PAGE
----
Ice Formation Mechanisms of Aqueous Sucrose Solutions
An in-situ study of the influence of concentration and cooling rates on the freezing behaviour and according structural changes of aqueous sucrose solutions.
Saccharides in aqueous solutions are well known cryoprotectant materials which may preserve living cells from freezing. This fact plays an important role for animals and plants living in cold regions as saccharides incorporated in the cells do have a major influence on their freezing tolerance.
On the other hand freezing mechanisms are essential in preparing biological tissue or in the food industry. These mechanisms are strongly affected by the pres-ence of solutes; e.g. freezing-point (Tcryst) depression and a lowering of the melting temperature (Tmelt) can be observed depending on the solute concentration as well as on the cooling rates.
So far many studies on ice formation behaviours of water and aqueous solutions were done with (electron) microscopy. X-ray diffraction (XRD) studies (1,2) however are needed to distinguish the structures of the formed ice, which amongst others may be hexag-onal ice (Ih) as the stable form, cubic ice (Ic) as the metastable form or vitrified water. The structure of ice is dependent on the cooling rate. In general Ic forms smaller crystals compared to Ih. For that reason there is less structural damage in biogenic tissue in case Ic is the dominant ice form (3).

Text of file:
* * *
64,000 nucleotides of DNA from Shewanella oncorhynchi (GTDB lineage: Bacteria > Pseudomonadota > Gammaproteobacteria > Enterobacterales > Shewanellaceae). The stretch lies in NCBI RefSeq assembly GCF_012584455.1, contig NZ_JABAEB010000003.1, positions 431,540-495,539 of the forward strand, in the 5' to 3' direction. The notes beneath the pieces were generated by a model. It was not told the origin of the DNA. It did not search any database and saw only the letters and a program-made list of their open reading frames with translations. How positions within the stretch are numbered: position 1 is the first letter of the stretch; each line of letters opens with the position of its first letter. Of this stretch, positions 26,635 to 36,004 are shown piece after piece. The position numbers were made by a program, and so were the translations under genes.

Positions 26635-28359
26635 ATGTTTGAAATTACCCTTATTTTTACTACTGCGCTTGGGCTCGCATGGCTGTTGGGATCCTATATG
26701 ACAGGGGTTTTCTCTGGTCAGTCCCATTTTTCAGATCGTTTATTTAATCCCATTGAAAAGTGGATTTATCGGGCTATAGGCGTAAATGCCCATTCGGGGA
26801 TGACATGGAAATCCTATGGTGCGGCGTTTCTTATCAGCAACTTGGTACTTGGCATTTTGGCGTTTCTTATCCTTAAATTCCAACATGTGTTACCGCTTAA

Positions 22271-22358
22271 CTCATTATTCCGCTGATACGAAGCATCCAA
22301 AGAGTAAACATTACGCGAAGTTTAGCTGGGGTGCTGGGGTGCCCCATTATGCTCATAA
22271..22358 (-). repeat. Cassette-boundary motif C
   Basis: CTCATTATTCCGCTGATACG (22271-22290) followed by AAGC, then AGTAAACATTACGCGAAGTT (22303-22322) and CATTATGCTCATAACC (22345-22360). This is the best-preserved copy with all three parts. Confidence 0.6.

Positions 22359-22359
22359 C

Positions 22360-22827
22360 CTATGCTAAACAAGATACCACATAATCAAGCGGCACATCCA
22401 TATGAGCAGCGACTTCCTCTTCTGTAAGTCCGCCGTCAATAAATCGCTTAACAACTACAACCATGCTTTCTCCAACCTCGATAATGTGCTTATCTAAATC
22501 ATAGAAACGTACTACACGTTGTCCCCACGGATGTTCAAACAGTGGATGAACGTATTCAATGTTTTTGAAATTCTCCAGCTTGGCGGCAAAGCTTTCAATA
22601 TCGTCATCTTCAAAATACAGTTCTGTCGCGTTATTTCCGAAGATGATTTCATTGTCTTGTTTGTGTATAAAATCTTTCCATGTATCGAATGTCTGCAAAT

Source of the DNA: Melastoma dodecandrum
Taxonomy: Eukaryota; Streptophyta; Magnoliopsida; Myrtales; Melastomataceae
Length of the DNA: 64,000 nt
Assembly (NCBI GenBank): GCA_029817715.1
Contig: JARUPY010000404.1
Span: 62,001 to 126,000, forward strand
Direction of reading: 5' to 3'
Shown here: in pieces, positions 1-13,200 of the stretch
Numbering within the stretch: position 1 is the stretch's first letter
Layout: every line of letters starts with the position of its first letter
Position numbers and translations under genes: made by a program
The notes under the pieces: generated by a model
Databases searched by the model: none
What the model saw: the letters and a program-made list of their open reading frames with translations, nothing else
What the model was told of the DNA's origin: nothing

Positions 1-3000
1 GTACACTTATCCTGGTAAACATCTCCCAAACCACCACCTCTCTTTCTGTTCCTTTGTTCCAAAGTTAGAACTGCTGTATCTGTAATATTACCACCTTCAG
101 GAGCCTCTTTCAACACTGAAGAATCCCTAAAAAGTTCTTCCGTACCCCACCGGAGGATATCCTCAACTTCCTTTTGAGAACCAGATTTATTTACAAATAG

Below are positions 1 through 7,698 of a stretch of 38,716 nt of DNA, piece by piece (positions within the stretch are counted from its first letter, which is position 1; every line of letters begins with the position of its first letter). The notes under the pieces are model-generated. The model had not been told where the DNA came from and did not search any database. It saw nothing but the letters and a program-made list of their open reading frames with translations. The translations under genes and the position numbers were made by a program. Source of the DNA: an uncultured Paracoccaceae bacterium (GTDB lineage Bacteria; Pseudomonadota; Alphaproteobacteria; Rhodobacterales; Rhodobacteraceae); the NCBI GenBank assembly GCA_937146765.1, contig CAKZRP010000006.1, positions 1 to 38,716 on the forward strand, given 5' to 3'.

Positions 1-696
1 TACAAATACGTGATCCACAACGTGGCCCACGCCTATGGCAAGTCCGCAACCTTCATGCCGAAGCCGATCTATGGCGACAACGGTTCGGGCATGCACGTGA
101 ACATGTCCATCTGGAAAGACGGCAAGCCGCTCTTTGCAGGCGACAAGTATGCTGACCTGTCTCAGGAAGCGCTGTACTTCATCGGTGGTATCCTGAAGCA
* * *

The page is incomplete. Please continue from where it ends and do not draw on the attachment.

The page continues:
This report describes the possibility to study the freezing and melting processes and related structural changes with in-situ XRD of aqueous sucrose solutions.
1. J. Lepault, D. Bigot, D. Studer, I. Erk., J. of Microscopy (1997), 187, 158-166.
2. T. Uchida, S. Takeya, Phys. Chem. Chem. Phys. (2010), 12, 15034-15039.
3. J. Dubochet, M. Adrian, JJ. Chang, JC. Homo, J. Lepault, A.w. McDowall, P. Schultz., Quat. Rev. Biophysics (1988), 21, 129-228.
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